A third possibility would be that aesthetic self-reflexivity is an integral part, not just of the moral, but also of the prudential judgment. If we wonder how we should understand setting something as an end, then we could again wonder what role the imagination plays here. Especially if longer-term ends (future ways of living), ends that would imply a change of direction of my life (living as a farmer in Northern Italy), or complex ends (working on one’s anger management) are concerned, we have to include imagination in our judgments. In both longer-term and complex cases (at least) we judge an underdetermined image as if it were an end from which we could unambiguously derive the means. If I would not have the capacity to imagine those ends, I could hardly grasp what it would mean for me that it is my end. And we could very well ask whether not the imagination in its free employment plays an important role here. The aesthetic imagination enables us to simply play with the possibility of such an end without being directly committed to it as an end that we actually set. This capacity enables us on the one hand to imagine an end as a possible end, and on the other hand to distance ourselves from it because it does not imply a direct commitment. This makes it possible to engage in prudential reasoning because we have an initial understanding of the relevance of this end but are still in need of integrating this end in the broader perspective of a life we want to live.

These considerations show that aesthetic judgment can have a variety of functions in our practical self-understanding in general. It is particularly important when we think about the mixed judgments that are relevant in practical deliberation, especially for deliberation under complex circumstances. Let us return to the example of the long-term responsibilities with which we started at the beginning of this paper. Longtermism presupposes that we form mixed judgments that bring together more general moral reasons with regard to the obligations human beings may have, a variety of facts about the natural world, knowledge about climate prognoses, unpredictable future consequences, understanding of the way political institutions regulate human action, how people tend to behave etc., and to relate these aspects to how we understand ourselves as agents. Simply possessing ecological knowledge about climate change is insufficient because such knowledge only can be significant for our practical judgment if we are able to bring all those considerations together in a mixed judgment. It is not a question of how such a judgment can be inductively or deductively developed. Of course there are all kinds of probabilities, priority rules etc. that are important in the development of these judgments. But we cannot simply deduce factual, prudential, and moral judgments from each other. Bringing them together in one judgment necessarily involves some elements of imagination. That does not mean that we should ignore climate scientists and rather ask Steven Spielberg to guide us in thinking the future. It means that it is difficult to see how the unification of those perspectives would be possible if we would not be able to bring those judgments together in an imaginative process, and have the possibility to develop alternative perspectives on the future and our possible role in bringing this future about in aesthetic judgment. This would also be crucial in developing shared perspectives that allow space for action on the collective level (Ferrara 1998; Innerarity 2012).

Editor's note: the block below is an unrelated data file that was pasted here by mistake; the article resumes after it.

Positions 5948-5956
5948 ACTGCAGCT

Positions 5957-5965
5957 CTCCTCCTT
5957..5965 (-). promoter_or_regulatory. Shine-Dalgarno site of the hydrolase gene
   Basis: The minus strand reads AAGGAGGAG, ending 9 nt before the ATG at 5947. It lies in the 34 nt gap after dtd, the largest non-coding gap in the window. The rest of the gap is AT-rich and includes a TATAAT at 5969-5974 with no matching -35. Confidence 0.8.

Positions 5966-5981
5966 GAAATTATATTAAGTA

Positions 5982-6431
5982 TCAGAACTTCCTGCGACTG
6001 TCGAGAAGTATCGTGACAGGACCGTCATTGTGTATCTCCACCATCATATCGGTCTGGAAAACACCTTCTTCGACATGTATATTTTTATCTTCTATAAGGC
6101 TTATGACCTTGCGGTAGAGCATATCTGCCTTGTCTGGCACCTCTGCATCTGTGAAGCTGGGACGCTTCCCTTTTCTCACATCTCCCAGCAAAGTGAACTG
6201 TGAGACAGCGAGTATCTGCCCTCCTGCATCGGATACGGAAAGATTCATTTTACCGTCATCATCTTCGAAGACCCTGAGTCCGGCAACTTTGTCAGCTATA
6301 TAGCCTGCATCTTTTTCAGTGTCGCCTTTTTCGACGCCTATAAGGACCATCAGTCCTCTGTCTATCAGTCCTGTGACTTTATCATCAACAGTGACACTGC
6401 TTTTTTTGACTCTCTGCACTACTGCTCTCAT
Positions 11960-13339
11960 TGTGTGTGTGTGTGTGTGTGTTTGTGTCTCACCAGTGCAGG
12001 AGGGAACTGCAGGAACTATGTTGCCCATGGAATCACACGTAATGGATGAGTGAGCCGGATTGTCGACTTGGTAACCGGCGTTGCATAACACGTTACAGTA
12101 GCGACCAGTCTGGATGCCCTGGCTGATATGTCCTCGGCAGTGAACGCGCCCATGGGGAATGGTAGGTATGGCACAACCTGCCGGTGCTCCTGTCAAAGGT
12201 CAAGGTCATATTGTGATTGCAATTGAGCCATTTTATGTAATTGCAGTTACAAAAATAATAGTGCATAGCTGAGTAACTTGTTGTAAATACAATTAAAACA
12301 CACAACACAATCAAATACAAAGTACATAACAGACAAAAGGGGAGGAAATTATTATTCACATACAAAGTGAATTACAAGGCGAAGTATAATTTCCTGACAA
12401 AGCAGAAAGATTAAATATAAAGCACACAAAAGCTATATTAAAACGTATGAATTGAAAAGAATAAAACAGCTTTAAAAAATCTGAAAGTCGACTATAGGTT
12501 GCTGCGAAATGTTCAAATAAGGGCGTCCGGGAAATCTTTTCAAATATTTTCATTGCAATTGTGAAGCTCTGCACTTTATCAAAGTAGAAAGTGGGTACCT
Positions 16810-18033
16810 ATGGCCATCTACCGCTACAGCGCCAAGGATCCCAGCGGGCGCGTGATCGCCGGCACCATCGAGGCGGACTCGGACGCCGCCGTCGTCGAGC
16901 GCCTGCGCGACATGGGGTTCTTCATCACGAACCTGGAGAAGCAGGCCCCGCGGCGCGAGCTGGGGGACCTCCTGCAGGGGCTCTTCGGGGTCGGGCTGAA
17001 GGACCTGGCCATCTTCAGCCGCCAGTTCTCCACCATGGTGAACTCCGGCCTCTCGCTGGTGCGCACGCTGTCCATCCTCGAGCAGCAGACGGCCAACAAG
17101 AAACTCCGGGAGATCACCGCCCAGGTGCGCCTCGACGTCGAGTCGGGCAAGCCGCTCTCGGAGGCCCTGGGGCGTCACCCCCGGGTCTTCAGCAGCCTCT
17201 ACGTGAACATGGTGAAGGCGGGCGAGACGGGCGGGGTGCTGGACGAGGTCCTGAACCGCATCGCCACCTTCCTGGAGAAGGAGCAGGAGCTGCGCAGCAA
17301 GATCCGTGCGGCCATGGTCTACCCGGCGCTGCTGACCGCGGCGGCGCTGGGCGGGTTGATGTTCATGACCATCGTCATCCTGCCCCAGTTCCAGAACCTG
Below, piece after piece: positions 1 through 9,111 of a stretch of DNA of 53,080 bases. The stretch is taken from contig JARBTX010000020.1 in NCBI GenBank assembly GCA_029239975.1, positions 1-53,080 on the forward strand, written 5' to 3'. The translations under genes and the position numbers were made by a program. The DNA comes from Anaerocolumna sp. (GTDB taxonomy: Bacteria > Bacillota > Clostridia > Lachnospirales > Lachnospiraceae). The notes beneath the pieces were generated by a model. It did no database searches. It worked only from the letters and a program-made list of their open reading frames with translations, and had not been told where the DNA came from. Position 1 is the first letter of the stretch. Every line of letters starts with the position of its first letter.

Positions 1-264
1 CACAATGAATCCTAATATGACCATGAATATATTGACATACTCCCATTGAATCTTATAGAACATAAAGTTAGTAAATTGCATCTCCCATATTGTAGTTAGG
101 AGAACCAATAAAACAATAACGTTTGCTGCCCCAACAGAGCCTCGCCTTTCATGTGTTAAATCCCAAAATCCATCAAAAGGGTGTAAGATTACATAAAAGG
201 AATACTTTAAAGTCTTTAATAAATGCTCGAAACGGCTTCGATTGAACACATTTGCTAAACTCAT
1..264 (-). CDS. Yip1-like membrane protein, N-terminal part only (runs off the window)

It is of course important to emphasize that aesthetic exploration of our space of possibilities is not meant to replace moral and political deliberation, on the contrary. But we should see it as a task of moral deliberation to include these imaginative dimensions. It is also not meant as an instrumentalization of aesthetic experience for moral purposes. Aesthetic experience can only be relevant for practical deliberation due to the free play of the cognitive capacities; if we would try to use art for moral purposes we would lose the capacity of self-reflexive judgment – art would be propaganda rather. Of course, all these considerations would have a variety of normative consequences, of which we will mention only two, surely there are more: